-          The ECB’s mandate (inflation targeting at or below 2%) and the budgetary discipline that it requires is incompatible with a demand led economic recovery.

-          Doubts surround the will and/or capacity to make significant progress towards further economic, financial and therefore political integration within the EMU/EU.

-          The structure of the EFSF (and the future ESM) and its dedicated resources are manifestly inadequate. How is it possible, if either Spain or Italy were to seek assistance, to reconcile the operational credibility of the Facility with its own bylaws which exonerate from future commitments any Member facing difficulties?

 

Failing a satisfactory and urgent answer to these questions, it is to be feared that it is the second leg of the message - the (at least partial) implosion of EMU - that will prevail.

 

Indeed, one possible explanation for the widening of spreads between issuers is that it reflects a very approximate and subjective idea of what a realignment of new “national currencies” resulting from the disintegration of the Euro would look like.

 

Such an interpretation is wholly compatible with the capital flight towards the safe havens provided by the issuers of countries mentioned here above. Indeed, each of them, with the exception of Germany, have retained their monetary sovereignty and therefore the capacity to monetise their debt expressed in local currency as well as resorting to devaluation in order to avoid default. This is how – surprisingly – the U.K. is among the beneficiaries despite the fact that its currency has lost 25% of its value since the beginning of the crisis; it also underpins the view that the U.K. economy is facing increasing headwinds.

 

Germany can be considered as the anchor of the Euro and therefore potentially in the best position to ensure the “continuity of contracts” between the € and a putative “new mark”. Based on the current level of spreads, it would be most likely joined immediately by the Netherlands, Austria, Finland and Luxemburg and, with greater difficulty by France as well as Belgium if, regarding the latter, it had overcome in the mean time its internal political crisis.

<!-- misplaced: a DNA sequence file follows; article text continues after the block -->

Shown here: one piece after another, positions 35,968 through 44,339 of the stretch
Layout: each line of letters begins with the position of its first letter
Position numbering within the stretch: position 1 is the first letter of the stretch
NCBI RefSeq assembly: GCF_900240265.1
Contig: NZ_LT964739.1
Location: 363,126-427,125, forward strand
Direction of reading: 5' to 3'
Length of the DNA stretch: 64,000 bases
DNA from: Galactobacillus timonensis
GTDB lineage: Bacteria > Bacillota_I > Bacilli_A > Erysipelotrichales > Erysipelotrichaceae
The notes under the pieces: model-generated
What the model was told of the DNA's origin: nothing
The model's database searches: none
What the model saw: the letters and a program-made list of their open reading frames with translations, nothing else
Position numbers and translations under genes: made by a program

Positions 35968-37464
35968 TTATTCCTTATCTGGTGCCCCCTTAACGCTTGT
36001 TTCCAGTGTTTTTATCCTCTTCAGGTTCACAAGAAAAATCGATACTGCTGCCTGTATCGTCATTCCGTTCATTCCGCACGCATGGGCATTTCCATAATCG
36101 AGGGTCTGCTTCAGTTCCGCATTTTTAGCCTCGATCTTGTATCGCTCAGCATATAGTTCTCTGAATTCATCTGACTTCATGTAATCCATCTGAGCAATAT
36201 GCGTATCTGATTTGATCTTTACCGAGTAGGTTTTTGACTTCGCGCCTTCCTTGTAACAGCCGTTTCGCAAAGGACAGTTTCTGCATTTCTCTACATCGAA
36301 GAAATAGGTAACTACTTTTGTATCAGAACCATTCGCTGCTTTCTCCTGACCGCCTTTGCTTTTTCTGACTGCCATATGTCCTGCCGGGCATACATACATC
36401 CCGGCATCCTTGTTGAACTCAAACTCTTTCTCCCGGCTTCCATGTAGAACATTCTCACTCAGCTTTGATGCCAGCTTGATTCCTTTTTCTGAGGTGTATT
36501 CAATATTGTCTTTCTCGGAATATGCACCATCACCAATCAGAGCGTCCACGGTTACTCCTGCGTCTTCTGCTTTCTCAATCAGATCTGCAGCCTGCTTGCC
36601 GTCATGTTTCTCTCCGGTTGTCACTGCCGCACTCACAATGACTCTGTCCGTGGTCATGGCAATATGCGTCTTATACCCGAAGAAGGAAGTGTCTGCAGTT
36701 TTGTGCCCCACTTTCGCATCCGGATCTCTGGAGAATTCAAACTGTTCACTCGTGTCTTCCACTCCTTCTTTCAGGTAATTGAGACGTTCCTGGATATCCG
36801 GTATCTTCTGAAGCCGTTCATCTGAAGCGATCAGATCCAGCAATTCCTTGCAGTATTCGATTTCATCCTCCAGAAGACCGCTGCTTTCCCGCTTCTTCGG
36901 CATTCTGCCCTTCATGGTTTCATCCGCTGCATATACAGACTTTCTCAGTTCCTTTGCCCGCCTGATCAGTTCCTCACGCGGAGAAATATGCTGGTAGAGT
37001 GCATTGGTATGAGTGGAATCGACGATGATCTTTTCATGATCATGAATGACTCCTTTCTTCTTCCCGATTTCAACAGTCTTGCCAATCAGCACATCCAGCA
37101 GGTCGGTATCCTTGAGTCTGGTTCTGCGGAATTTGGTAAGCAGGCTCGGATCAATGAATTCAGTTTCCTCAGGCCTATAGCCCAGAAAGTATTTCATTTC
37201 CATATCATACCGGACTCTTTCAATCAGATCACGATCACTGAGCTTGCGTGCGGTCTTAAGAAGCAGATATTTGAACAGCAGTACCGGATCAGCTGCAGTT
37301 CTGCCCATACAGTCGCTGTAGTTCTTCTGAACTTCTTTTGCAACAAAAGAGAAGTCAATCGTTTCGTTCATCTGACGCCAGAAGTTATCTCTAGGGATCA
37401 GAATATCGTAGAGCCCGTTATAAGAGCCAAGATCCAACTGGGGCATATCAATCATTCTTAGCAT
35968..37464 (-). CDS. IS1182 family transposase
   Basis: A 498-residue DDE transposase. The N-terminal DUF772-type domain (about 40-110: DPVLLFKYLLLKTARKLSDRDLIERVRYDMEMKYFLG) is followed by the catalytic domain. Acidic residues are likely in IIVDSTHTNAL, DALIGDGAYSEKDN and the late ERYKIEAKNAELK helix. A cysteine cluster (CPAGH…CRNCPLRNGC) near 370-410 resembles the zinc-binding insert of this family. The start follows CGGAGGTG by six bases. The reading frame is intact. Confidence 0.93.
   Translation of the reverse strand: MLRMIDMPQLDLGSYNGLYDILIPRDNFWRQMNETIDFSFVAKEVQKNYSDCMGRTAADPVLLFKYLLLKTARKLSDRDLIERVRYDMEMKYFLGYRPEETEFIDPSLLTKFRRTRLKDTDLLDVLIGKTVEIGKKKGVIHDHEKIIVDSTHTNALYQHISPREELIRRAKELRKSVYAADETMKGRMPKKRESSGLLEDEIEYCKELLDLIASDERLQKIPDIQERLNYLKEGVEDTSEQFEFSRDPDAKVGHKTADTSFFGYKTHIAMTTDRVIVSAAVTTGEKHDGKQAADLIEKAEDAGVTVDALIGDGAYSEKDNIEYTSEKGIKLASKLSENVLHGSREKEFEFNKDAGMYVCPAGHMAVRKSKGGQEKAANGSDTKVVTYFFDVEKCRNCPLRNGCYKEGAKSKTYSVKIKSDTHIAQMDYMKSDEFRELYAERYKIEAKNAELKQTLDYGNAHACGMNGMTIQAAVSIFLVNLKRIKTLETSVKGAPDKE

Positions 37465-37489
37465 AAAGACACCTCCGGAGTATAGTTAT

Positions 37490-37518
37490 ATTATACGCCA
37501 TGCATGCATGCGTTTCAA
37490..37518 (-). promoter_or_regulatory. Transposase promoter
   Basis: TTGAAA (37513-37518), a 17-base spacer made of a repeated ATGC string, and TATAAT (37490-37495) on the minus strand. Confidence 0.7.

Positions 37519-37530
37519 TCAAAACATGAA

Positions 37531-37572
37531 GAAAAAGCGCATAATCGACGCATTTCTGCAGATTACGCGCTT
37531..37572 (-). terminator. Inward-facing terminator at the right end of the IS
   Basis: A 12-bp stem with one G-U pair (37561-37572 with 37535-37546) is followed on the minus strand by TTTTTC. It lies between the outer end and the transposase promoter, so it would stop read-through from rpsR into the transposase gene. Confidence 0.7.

Thus, a new (two speed) European Union could emerge in which the core remaining EMU Member States would significantly deepen their integration on a resolutely “federal” model. They would constitute the “European Community” within which the “acquis communautaire” would be applied without any exception or derogation. Other EU countries would remain as Members of an “intergovernmental” European Union with a vocation to join the Community when their economic and financial situation would allow them to endorse and comply with the entire common “acquis”.

 

In conclusion, insofar as this personal interpretation of the signals conveyed by sovereign debt markets has any rational foundation, it indicates that “it is not too late but high time” for the political authorities to undertake drastic measures to further integration within EMU.

 

Markets are unlikely to grant a reprieve until late October, when President van Rompuy is due to submit his recommendations on implementation of the recent Summit agreements. In this regard, all the main actors should take a leaf out of Premier Zapatero’s book and postpone their summer holidays in order to devote their efforts to the problem on hand. Without rapid and determined action, markets are liable to create an un-retrievable situation in which an uncontrolled implosion of EMU would lead most likely to the end of the European Union itself.

 

Brussels, August 3rd 2011

 

 Paul N. Goldschmidt

Director, European Commission (ret); Member of the Thomas More Institute.